Alexis Talton was fourteen years old and when family, friends or strangers saw her she would always be seen with a BIG, bright smile. This may not appear so unusual except Alexis suffered from brain damage acquired in an automobile accident nearly four years earlier. That accident left Alexis paralyzed from the waist down and confined to a wheelchair for the rest of her life. She also experienced speech difficulties at times making her smile a true reflection of her personality. The accident though never stopped Alexis. Whether at school, church or at the mall, if Alexis was there, she would navigate her power chair wearing that big, sunny smile and honking her horn to the tune of “Boomer Sooner”. Much of the time those who came in contact with Alexis did not say a word to her. Why they did not do so remains a mystery to her parents, teachers and friends who knew her. Perhaps it was the fact she was in a power chair. Or maybe it was the scars on her face that distinguished her from other fourteen year olds. Whatever it was Alexis would break the ice with an Okie “howdy,” “how ya’ll be,” or “ya-hoo!”
Now a high school freshman, Alexis was so excited about finally going to school at Bishop McGuinness. For her, it was a chance to make new friends, wear a green plaid uniform, and to go to basketball games during the winter months—a game she loved. However, what high school meant was going to classes and someday becoming a dentist. So she wanted to become the best student she could. “No problem,” she thought. “I was a pretty good student at John Carroll Elementary School before and after my accident. I’ll be okay if I work hard.”
Alexis’ first class was English. Her teacher was said to be a good one but by far one of the toughest in the school. Mrs. O’Reilly’s assignment was to write four paragraphs over a topic of the student’s choice. Because it was the first composition for all of the students, Mrs. O’Reilly decided to weigh the assignment just 15 points. Having been a veteran teacher of twenty-four years, Mrs. O’Reilly did not believe her students would perform well on their very first high school level writing assignment.
Mrs. O’Reilly covered grammar, syntax and sentence structure with her young freshmen students. Now it was time for the assignment to begin. Alexis sat in her chair working hard to write that composition to the best of her ability. She checked her grammar, made sure the syntax was correct and her sentence structure was in accordance with the rules of English. Within thirty minutes, Alexis finished all four paragraphs perfectly. She was one of only give students who did as Mrs. O’Reilly walked the aisles reviewing her students’ progress. Impressed by Alexis’ work, Mrs. O’Reilly asked that she read her composition to the rest of the class. Struggling to move up to the front of the class, Alexis read her composition. The topic: “Why she received ugly stares and criticism from others.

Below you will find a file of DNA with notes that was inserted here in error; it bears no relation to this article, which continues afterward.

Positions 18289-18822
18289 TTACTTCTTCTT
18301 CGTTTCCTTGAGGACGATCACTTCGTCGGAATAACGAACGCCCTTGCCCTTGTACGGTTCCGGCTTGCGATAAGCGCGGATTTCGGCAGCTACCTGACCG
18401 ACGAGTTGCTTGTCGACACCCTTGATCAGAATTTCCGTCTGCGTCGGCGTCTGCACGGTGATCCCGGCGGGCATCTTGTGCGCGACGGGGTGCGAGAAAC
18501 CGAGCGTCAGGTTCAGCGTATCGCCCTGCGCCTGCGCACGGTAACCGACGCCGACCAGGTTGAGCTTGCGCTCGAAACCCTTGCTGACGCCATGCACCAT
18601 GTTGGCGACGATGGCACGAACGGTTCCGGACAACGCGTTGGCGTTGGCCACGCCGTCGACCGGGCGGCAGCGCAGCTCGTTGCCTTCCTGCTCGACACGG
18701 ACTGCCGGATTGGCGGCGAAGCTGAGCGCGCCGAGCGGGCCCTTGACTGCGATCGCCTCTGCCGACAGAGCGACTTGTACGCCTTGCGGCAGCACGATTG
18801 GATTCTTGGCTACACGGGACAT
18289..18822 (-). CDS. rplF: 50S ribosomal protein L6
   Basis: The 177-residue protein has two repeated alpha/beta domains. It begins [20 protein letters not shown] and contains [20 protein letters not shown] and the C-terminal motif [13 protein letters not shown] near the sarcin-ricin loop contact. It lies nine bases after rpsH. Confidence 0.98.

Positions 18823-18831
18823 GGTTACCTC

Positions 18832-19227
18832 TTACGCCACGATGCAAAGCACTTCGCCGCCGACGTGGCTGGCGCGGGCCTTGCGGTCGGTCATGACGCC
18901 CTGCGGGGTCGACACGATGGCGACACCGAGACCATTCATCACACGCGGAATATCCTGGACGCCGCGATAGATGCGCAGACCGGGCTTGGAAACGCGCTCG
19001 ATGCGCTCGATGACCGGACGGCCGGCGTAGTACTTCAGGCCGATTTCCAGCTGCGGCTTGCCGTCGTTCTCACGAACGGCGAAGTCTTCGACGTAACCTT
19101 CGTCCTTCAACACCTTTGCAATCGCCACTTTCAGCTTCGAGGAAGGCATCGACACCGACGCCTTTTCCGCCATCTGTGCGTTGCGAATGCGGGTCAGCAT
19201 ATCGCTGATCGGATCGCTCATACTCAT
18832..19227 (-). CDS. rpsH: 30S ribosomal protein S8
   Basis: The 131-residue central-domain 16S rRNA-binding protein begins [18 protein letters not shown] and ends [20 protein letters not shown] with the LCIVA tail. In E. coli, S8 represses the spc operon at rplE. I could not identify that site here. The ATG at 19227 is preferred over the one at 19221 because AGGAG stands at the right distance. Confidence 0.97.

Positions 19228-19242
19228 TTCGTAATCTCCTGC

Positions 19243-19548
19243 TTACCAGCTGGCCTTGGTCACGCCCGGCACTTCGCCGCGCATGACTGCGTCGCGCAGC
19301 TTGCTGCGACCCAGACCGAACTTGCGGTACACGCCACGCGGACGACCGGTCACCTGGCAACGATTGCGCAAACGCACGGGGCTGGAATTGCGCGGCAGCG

When Alexis finished reading her composition, a fellow student asked and got permission to ask her a question.
“Alexis, why did you work so hard at writing your composition? I like many of us hardly did anything. It’s just a small assignment. It really wasn’t worth much. It was only worth 15 miserable points. That’s not worth it to most of us here in this classroom.”
Mrs. O’Reilly stood before the classroom amazed by the freshman’s response. She then turned her face to hear Alexis’s response.
Alexis took her time before she spoke a word. She then said, “Because I want so much to be like everyone else in this school, classroom. I don’t want to be treated special, looked upon as weird, or laughed at. I’d like to laugh with everyone. Some of you are sorry for what happed to me. Thank you for that.”
Silence fell on the whole room. Then another student spoke up, “Alexis, if you knew some of the things we’ve done, I’ll bet you wouldn’t like us. We’re teenagers! Trouble is the name of the game for many of us. You sure you want to be our friend?”
“Sure.” Alexis said as a big smile spread the length and breadth of her scarred face. “I can love you for who you are! I do not have to agree to or do some of the things you do. Yes, you are a teenager so am I. The one thing I’ve learned from my accident is that you are not assured of tomorrow. I almost died and, in fact, should have died. But as I lay on an operating table, I saw the face of Jesus. He smiled at me. He smiled at me bleeding from His head and face. No matter how scarred I am, I will smile because He smiled at me. I was given a chance to be here, to do my best for His glory and be a happy teenager. I will accept you as you are. Will you do the same for me?”
Alexis got her 15 points that day. She also got the love and respect of her classmates and Mrs. O’Reilly. Alexis reflects Jesus in many ways. All He asks is that you be His friend. He will accept you just how you are—tired, mischievous or any imperfections you may have. Once you come to know Him, He will change your life forever!